Cucina Verde Is Changing the Way We Think About Sauerkraut

Many Pennsylvanians only turn to sauerkraut for hotdogs or for their New Year’s Day lunch. Annmarie Cantrell is working to change that perspective on the classic fermented cabbage side dish and condiment. She has a line of specialty sauerkrauts under her label, Cucina Verde, now available for purchase at Weaver’s Orchard Farm Market.

Cucina Verde gets its name from Annmarie’s Italian roots.

“It means ‘green kitchen’ in Italian,” she said. “It’s a play on words. I’m teaching people about how to have a more green kitchen — buying organic and sustainable foods, supporting farmers.”

At first, Annmarie was like many of her current customers — only turning to a can of sauerkraut to top off hotdogs. It wasn’t until she experienced health issues related to her gut that a nutritionist mentioned offhand that fermented items, like sauerkraut, can help gut health.

The idea was appealing, but not the sauerkraut — so Annmarie made her own and experimented with different flavors and recipes. It was mostly for her personal use, to make it easier to eat more frequently.

Then, she started to feel better.

“The cramping was going away, my body was feeling better,” she said.

She made her sauerkrauts as a side business beginning in 2011, but in the last few years her clientele has expanded and she’s making more sauerkraut than ever.

So, if you see the label at Weaver’s Orchard and think, what’s this? Annmarie wants you to know that her sauerkrauts are condiments, but not just for hotdogs.

“It’s amazing to use to liven up meals in terms of their flavor,” she said. “It provides digestive enzymes and probiotics to help digest the food that you’re eating along with it, and adds a different flavor and a bit of sparkle to a meal.”

You can use Cucina Verde sauerkrauts with fried eggs, or in sandwiches and wraps. Stir them into sauteed vegetables or roasted vegetables.

Here are some of the types you can find at Weaver’s Orchard Farm Market:

  • 3-D Kraut– A blend of green cabbage, dandelion greens, daikon, dulse, ginger and lemon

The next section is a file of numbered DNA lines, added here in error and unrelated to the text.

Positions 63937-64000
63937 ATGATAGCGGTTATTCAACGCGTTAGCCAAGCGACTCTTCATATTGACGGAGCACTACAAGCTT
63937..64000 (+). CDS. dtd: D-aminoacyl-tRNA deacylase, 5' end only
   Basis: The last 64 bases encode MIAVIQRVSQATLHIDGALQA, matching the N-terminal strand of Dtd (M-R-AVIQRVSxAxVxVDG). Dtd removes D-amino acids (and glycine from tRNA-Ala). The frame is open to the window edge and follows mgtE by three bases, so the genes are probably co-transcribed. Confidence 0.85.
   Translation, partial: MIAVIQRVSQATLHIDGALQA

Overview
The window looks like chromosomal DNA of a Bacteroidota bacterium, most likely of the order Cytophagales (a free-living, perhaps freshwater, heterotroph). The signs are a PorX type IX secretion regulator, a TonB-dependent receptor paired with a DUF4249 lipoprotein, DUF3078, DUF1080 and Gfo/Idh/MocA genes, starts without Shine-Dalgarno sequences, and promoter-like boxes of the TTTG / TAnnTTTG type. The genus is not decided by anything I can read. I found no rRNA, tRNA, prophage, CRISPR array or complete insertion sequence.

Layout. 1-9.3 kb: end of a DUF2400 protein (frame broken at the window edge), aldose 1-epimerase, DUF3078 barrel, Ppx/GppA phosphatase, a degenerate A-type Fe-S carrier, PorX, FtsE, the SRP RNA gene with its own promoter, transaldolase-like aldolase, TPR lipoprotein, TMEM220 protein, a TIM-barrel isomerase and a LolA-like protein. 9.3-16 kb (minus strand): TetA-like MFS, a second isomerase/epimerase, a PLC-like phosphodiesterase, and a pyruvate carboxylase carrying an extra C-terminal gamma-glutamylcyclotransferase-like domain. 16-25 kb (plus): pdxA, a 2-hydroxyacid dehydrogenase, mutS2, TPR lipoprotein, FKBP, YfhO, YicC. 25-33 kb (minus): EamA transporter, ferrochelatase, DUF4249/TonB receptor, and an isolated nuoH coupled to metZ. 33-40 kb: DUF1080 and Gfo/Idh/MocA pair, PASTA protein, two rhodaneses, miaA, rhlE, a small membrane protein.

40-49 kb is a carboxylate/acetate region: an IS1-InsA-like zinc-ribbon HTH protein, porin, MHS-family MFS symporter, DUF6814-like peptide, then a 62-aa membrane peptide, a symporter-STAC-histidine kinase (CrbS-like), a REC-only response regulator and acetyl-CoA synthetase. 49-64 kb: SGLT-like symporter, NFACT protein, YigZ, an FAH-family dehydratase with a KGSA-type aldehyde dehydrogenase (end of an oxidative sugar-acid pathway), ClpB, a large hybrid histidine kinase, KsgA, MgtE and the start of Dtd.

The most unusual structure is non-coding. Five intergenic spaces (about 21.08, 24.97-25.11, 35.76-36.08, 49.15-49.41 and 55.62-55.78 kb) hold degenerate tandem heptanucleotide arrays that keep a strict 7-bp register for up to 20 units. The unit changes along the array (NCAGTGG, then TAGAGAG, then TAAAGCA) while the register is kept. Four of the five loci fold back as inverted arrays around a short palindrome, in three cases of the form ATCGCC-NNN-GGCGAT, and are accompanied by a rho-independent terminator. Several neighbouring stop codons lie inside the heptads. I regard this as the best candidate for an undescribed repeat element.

• Kimchi–  A mixture of Chinese (Nappa) cabbage, daikon, turnip, carrot, radish, garlic, ginger and hot pepper. Annmarie says you can use it on anything: Fried eggs, sandwiches, top off rice, soups, or stir it into a spicy potato salad.
  • Rosemary Red– Red cabbage with rosemary, garlic and lemon
  • Curtido–  A Latin American inspired kraut with green cabbage, onion, carrot, oregano and hot pepper that Annmarie says is delicious with braised meats, sandwiches, fish tacos or on top of fried eggs.

Annmarie and her husband grow some of the ingredients for her sauerkrauts at their home in Birdsboro and source the rest as locally as possible. She often buys from farmers she’s met through farmer’s markets.

She learned to appreciate eating local when she had a chance to visit Italy. She fell in love with the gardens she saw there, and how fresh all of the food tasted.

That’s why she keeps her recipes simple.

“Basically, there’s no fillers in the sauerkraut at all,” she said. “It’s just cabbage and salt with other veggies. Even people on a low salt diet can try because there’s not a lot of salt in there. I use a really good mineral-rich salt.”

If you’re ready to give Annmarie’s sauerkrauts a try, look for the green Cucina Verde label the next time you visit Weaver’s Orchard.

To learn more about Cucina Verde, visit